Palestinian unity deal

Arab unity might be too much to ask for, but Palestinian unity has been agreed on in Algeria. Hamas, Fattah, the Popular Front for the Liberation of Palestine, the PLO, and others signed the deal brokered by Algerian President Abdulmajeed Tabboune. This deal resolves a 15-year political dispute among the various factions and looks forward to new elections.

“Jenin has demonstrated to the [Palestinian] leaders meeting in Algeria that national unity is built in the field,” Palestinian prime minister Mohammad Shtayyeh said.

Why is the west bank resisting?

The Palestinian Authority has lost control in Nablus and Jenin the West Bank. The Palestinians view their leadership as an extension of Israeli control and oppression. The Lions’ Den in Nablus has claimed responsibility for the latest resistance operations against Israeli occupation forces.

On October 16, the Jenin Brigade announced they will support the Lions’ Den in their resistance to occupation, and this has raised the prospect of increased Israeli raids on Jenin and Nablus.

Benny Gantz, Israeli Defense Minister, trivialized the threat of the Lions’ Den when he made statements on how his occupation forces will capture and eliminate the members. Israel has depended on the divisions among the Palestinian factions. However, Israel has never before faced a unified force of motivated youth who are willing to die for freedom and a chance to create a new future for themselves and their families. Revolutions occasionally succeed.

According to the Palestinian Ministry of Health, over 170 Palestinians were killed in the West Bank and Gaza, since the beginning of 2022, making this year the deadliest since 2015.

UK embassy move proposed

Justin Welby, the Archbishop of Canterbury, and Cardinal Vincent Nichols, Archbishop of Westminster, have both expressed concern over the proposed UK embassy move from Tel Aviv to Jerusalem. Liz Truss, the embattled British Prime Minister, proposed the idea in her meeting with Israeli Prime Minister Yair Lapid last month.

Pope Francis, the UK churches, and the 13 denominations of Christians in Jerusalem have always maintained a position supporting a UN resolution for a two-state solution between Israel and Palestine firstly, and secondly a final status of Jerusalem to be decided afterward. Previously the Christians of Jerusalem stated concern over moving embassies to Jerusalem, “We are certain that such steps will yield increased hatred, conflict, violence and suffering in Jerusalem and the Holy Land, moving us farther from the goal of unity and deeper toward destructive division.”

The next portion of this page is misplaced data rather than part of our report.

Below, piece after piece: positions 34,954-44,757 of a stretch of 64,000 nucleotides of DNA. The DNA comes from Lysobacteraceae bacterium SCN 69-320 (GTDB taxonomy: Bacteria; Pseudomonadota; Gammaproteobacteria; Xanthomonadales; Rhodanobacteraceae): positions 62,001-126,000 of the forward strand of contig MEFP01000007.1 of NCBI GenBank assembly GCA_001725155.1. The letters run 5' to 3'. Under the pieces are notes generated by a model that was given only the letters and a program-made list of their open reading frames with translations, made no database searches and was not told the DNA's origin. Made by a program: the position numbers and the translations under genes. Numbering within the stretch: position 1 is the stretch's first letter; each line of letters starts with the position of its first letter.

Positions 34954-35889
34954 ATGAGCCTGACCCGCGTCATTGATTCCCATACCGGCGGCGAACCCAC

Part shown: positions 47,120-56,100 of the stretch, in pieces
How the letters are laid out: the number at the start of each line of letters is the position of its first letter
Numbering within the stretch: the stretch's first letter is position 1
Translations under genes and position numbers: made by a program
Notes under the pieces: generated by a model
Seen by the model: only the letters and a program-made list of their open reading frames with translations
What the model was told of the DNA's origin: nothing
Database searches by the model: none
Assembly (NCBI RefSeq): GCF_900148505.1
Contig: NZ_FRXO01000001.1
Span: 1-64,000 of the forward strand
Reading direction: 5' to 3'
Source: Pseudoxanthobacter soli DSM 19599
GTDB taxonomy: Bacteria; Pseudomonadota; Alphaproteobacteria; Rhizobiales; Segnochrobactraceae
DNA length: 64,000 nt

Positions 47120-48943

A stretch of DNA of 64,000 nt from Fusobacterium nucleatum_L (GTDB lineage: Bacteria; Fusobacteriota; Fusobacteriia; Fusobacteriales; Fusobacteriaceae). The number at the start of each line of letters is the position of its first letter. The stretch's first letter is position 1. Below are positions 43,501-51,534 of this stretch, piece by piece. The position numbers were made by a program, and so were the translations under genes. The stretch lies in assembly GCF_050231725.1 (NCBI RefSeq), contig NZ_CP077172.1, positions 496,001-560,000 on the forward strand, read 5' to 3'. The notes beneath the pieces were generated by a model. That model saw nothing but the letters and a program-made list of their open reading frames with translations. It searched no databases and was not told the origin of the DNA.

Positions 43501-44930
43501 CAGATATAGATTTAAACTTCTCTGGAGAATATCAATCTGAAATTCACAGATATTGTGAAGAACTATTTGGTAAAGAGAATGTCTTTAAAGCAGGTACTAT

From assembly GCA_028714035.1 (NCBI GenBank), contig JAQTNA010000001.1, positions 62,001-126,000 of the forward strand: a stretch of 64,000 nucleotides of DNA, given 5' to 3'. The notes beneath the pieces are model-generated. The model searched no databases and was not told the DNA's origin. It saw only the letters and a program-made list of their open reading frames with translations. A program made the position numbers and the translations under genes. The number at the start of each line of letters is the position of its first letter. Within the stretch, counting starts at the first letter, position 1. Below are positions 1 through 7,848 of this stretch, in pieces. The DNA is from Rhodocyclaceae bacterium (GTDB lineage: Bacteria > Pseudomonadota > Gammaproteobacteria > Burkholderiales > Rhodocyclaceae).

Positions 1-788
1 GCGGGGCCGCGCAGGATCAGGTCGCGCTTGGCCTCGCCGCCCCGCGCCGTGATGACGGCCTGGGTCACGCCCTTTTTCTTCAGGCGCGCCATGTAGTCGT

Truss has wanted to follow in the footsteps of President Trump who defied international law when he shifted the US embassy to Jerusalem. The Truss plan was first suggested in her letter to the Conservative Friends of Israel (CFI), a pro-Israel lobby group, similar to the pro-Trump AIPAC in the US.

Australia reverses its position on embassy move

Australian Foreign Minister Penny Wong has announced Australia has reversed its recognition of West Jerusalem as the capital of Israel.

Wong also told reporters that “the Australian government remains committed to a two-state solution in which Israel and a future Palestinian state can coexist in peace and security within internationally recognized borders. We will not support an approach that undermines this prospect.”

Palestinian factions sign ‘Algeria declaration’ to end division

October 13 2022

(Photo Credit: Anadolu Agency)

The Algerian initiative was put forward as a result of the continuous aggression of Israeli forces against the Palestinians

ByNews Desk

The Palestinian factions signed the “Algerian Paper for Palestinian Reconciliation” on 13 October to strengthen the relationship among several Palestinian national parties in order to resist the confronting forces of the Israeli army.

The Algerian initiative was put forward as a result of the continuous aggression of Israeli forces against the Palestinians, specifically near Islamic and Christian sanctuaries in Jerusalem within the al-Aqsa area.

The document encourages unifying the Palestinian factions in light of these constant attacks and supports efforts aimed at restoring the rights of Palestinian nationals.

Throughout the year, far-right Jewish settlers stormed religious sites in the occupied West Bank, where a day prior, settlers began burning copies of the Quran in an attempt to provoke locals.

Israeli forces protected the settlers as they desecrated holy sites and several copies of the Quran, and prevented Palestinians from entering the squares surrounding the Ibrahimi Mosque.

On 11 October, Algerian President Abdelmadjid Tebboune hosted a meeting between delegates from the Palestinian Authority (PA) and the Palestinian resistance movement Hamas to facilitate reconciliation talks between the factions.

Hostilities between the parties have been apparent since 2007, following Hamas’s consolidation of power in the Gaza Strip. Previous negotiations have repeatedly failed due to their differences to find a solution to the Israel-Palestinian conflict.

The meeting between the parties lasts two days and will be led by members of Fatah, Hamas, and the Palestinian Islamic Jihad (PIJ).

Despite peace talks between the factions, Fatah has been reluctant and has mostly rejected the Algerian Paper for Palestinian Reconciliation, whilst Hamas has been more accepting of the request.

Back in early September, Algeria officially invited Palestine to participate in the upcoming Arab summit that will take place on 1 November in Algiers.